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Showing papers in "Inquiry: Critical Thinking Across the Disciplines in 2001"


Journal ArticleDOI
TL;DR: In this article, the authors extend and update Heidegger's critique, documenting the increasing instrumentalization, professionalization, vocationalization, corporatization, and technologization of the modern university, the dissolution of its unifying and guiding ideals, and the growing hyper-specialization and ruinous fragmentation of its departments.
Abstract: Heidegger presciently diagnosed the current crisis in higher education. Contemporary theorists like Bill Readings extend and update Heidegger's critique, documenting the increasing instrumentalization, professionalization, vocationalization, corporatization, and technologization of the modern university, the dissolution of its unifying and guiding ideals, and, consequently, the growing hyper-specialization and ruinous fragmentation of its departments. Unlike Heidegger, however, these critics do not recognize such disturbing trends as interlocking symptoms of an underlying ontological problem and so they provide no positive vision for the future of higher education. By understanding our educational crisis 'ontohistorically', Heidegger is able to develop an alternative, ontological conception of education which he hopes will help bring about a renaissance of the university. In a provocative reading of Plato's famous 'allegory of the cave', Heidegger excavates and appropriates the original Western educationa...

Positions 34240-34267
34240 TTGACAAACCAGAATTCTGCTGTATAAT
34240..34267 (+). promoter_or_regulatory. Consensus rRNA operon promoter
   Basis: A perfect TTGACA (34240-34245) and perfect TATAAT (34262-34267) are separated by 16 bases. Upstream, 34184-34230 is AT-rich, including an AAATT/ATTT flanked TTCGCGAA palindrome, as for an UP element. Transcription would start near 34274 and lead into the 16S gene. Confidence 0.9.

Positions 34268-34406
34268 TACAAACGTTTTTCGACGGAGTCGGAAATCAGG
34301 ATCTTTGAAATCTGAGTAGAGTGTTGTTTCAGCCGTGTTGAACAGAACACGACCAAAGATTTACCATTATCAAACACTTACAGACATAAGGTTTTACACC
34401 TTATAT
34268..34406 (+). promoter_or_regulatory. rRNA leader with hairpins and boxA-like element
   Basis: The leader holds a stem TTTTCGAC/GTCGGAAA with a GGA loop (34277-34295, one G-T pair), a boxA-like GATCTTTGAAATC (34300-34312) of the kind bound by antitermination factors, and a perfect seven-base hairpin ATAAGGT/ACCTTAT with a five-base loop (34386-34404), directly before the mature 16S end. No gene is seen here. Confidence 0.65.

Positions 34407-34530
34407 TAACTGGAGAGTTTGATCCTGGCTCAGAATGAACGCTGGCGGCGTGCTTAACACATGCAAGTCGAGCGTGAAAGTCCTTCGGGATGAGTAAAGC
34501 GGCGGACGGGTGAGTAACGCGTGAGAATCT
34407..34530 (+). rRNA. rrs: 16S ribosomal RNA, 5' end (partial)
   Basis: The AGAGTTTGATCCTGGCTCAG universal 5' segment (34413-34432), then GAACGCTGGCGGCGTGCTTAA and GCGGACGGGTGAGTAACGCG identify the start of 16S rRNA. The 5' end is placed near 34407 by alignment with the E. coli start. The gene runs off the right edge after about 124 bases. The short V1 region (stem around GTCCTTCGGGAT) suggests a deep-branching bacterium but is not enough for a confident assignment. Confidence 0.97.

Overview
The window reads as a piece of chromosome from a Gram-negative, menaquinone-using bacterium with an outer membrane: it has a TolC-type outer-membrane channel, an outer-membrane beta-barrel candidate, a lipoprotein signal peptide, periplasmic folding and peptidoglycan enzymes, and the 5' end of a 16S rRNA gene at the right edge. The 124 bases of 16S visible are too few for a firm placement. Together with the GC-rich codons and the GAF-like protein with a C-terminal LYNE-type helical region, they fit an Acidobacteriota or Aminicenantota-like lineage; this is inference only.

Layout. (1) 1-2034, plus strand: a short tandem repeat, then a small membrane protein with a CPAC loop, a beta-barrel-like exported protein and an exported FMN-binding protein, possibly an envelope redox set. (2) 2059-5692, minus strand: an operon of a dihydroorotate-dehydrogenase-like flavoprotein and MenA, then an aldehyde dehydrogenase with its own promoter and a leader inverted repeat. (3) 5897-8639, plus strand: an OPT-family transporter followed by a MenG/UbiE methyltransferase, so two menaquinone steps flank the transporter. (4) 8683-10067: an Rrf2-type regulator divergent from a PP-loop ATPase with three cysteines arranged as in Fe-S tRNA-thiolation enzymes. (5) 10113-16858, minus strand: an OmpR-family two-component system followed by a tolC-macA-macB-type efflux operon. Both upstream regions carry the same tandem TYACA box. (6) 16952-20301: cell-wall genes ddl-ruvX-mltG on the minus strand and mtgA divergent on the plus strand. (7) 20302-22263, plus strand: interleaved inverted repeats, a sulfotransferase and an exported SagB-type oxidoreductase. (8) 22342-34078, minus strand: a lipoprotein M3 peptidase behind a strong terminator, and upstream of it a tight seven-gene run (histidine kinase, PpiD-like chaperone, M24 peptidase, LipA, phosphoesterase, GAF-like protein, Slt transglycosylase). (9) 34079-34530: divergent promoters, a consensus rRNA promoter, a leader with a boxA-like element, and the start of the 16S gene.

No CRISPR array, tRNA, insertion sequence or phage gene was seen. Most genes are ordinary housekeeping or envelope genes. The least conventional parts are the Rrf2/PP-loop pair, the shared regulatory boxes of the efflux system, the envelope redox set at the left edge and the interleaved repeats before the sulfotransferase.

126 citations



Journal ArticleDOI
TL;DR: In this article, it is argued that an account of the first-person subjectivity is crucial to Heidegger's account of intelligibility (world) and so of the intentionality, or 'aboutness' of our acts and thoughts, that rests upon it.
Abstract: It is often held that, in contrast to Husserl, Heidegger's account of intentionality makes no essential reference to the first-person stance. This paper argues, on the contrary, that an account of the first-person, or 'subjectivity', is crucial to Heidegger's account of intelligibility (world) and so of the intentionality, or 'aboutness' of our acts and thoughts, that rests upon it. It first offers an argument as to why the account of intelligibility in Division I of Being and Time , based on a form of third-person self-awareness, provides a necessary, but not a sufficient, condition for intentionality. It then shows that Heidegger provides a further necessary condition in his analysis of the collapse of the one-self in Division II. This condition is 'conscience', which is both a genuine first-person mode of self-awareness and, it is argued, the origin of reason as that which distinguishes factic 'grounds' from normative 'justifications'.

52 citations




Journal ArticleDOI
TL;DR: In this article, an interpretation of the structure of Dasein's Being compatible with both (1) and (2) was proposed, thus resolving the Dreyfus-Olafson debate.